Data Driven Culture Series: Part I – Introduction

“Data is the new oil” is now a common phrase in business coined back in 2006 by British mathematician Clive Humby. Data is a powerful resource, but like oil, it needs refining. Whether tech-enabled or not, more businesses are realising the power of data to make more informed decisions and improve their products/offerings.

For tech start-ups, having a data-driven approach is especially critical to unlocking growth, understanding your customer, and monetising ideas. Data plays a key role in supporting the testing and iteration approach that drives innovation. Those who harness their data correctly can uniquely position themselves in a market and quickly acquire customers even when there are very small teams driving these efforts.

Is data in a scarce resource in Africa?

Despite the widespread awareness that data is important, there is limited literature that provides practical guidance on how to build data-informed businesses. This is particularly the case in the African context where there is a huge scarcity of data. And  where data is readily available, quite often the quality is in question.

For instance, high level market data is often fragmented. Start-ups therefore find it difficult to estimate their market size, anticipate customer segments and subsequently develop granular market entry strategies. This can especially be frustrating for young startups who have few internal data points available for reference.



Adopting a data-driven approach

Consequently, there is a heavy reliance on disaggregated data points to form assumptions and as a result, the learning process for startups is often longer than expected. Internally, customers are often acquired on multiple channels, this includes offline channels – meaning that tech teams are often making decisions based on an incomplete dataset. It is, therefore, crucial for African startups to develop a foundation of robust data-driven processes with the aim of getting a comprehensive view of their customers. Cultivating a data-driven culture becomes paramount to success.

Our goal is to provide start-ups with the necessary tools to build data-driven processes within their teams. In this series, we will share some best-practices when dealing with data collection, storage, analysis and presentation, with African market dynamics in mind. We will also offer a framework to define data-driven goals and a tool-kit that can be used to assess the state of existing data related processes within a start-up. This way, African start-ups can have clear insights on how to move towards building world-class data driven teams.

This introduction is a living document that will continuously be updated as we publish new articles and resources under this series. So stay tuned…


The Baobab Network Accelerator Application Banner


By Wanjiku Kimani

Venture Partner at The Baobab Network


The Baobab Network Accelerator Applications Banner


Data Driven Culture Series: Part I – Introduction

“Data is the new oil” is now a common phrase in business coined back in 2006 by British mathematician Clive Humby. Data is a powerful resource, but like oil, it needs refining. Whether tech-enabled or not, more businesses are realising the power of data to make more informed decisions and improve their products/offerings.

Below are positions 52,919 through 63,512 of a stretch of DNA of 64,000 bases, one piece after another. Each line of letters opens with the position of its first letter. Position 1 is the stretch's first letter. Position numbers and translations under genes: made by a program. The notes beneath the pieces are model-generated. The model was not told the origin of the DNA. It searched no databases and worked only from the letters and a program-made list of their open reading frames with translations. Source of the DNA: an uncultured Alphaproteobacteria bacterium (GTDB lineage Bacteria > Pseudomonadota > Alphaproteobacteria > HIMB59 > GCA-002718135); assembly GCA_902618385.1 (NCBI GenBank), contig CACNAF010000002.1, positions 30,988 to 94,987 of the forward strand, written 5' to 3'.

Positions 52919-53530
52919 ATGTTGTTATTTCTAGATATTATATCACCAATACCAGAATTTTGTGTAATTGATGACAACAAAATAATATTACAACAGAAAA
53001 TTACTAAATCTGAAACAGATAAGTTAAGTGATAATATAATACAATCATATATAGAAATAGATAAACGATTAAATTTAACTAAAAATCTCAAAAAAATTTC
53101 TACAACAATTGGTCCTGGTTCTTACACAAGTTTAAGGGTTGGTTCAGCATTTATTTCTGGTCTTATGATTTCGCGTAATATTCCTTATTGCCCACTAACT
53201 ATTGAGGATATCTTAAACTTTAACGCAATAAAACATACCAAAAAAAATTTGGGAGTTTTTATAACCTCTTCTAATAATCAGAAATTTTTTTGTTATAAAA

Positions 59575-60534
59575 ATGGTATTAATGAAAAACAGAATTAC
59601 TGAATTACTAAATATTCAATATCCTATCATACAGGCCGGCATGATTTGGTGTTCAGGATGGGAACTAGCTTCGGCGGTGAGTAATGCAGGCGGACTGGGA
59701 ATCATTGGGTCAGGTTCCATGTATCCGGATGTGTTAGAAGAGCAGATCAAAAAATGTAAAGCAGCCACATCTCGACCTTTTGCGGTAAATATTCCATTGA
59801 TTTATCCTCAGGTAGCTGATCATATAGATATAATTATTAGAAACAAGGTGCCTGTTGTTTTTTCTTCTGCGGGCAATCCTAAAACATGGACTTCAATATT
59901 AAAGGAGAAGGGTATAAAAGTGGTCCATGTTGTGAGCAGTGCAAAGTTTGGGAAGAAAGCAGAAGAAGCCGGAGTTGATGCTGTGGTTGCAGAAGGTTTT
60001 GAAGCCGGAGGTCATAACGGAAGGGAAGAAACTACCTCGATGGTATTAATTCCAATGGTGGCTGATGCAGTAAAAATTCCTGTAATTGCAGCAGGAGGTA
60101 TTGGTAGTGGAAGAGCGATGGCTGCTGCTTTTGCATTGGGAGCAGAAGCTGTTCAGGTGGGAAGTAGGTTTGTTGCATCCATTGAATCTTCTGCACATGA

For tech start-ups, having a data-driven approach is especially critical to unlocking growth, understanding your customer, and monetising ideas. Data plays a key role in supporting the testing and iteration approach that drives innovation. Those who harness their data correctly can uniquely position themselves in a market and quickly acquire customers even when there are very small teams driving these efforts.

Is data in a scarce resource in Africa?

Despite the widespread awareness that data is important, there is limited literature that provides practical guidance on how to build data-informed businesses. This is particularly the case in the African context where there is a huge scarcity of data. And  where data is readily available, quite often the quality is in question.

For instance, high level market data is often fragmented. Start-ups therefore find it difficult to estimate their market size, anticipate customer segments and subsequently develop granular market entry strategies. This can especially be frustrating for young startups who have few internal data points available for reference.



Adopting a data-driven approach

Consequently, there is a heavy reliance on disaggregated data points to form assumptions and as a result, the learning process for startups is often longer than expected. Internally, customers are often acquired on multiple channels, this includes offline channels – meaning that tech teams are often making decisions based on an incomplete dataset. It is, therefore, crucial for African startups to develop a foundation of robust data-driven processes with the aim of getting a comprehensive view of their customers. Cultivating a data-driven culture becomes paramount to success.

Our goal is to provide start-ups with the necessary tools to build data-driven processes within their teams. In this series, we will share some best-practices when dealing with data collection, storage, analysis and presentation, with African market dynamics in mind. We will also offer a framework to define data-driven goals and a tool-kit that can be used to assess the state of existing data related processes within a start-up. This way, African start-ups can have clear insights on how to move towards building world-class data driven teams.

This introduction is a living document that will continuously be updated as we publish new articles and resources under this series. So stay tuned…


The Baobab Network Accelerator Application Banner


By Wanjiku Kimani

Venture Partner at The Baobab Network


The Baobab Network Accelerator Applications Banner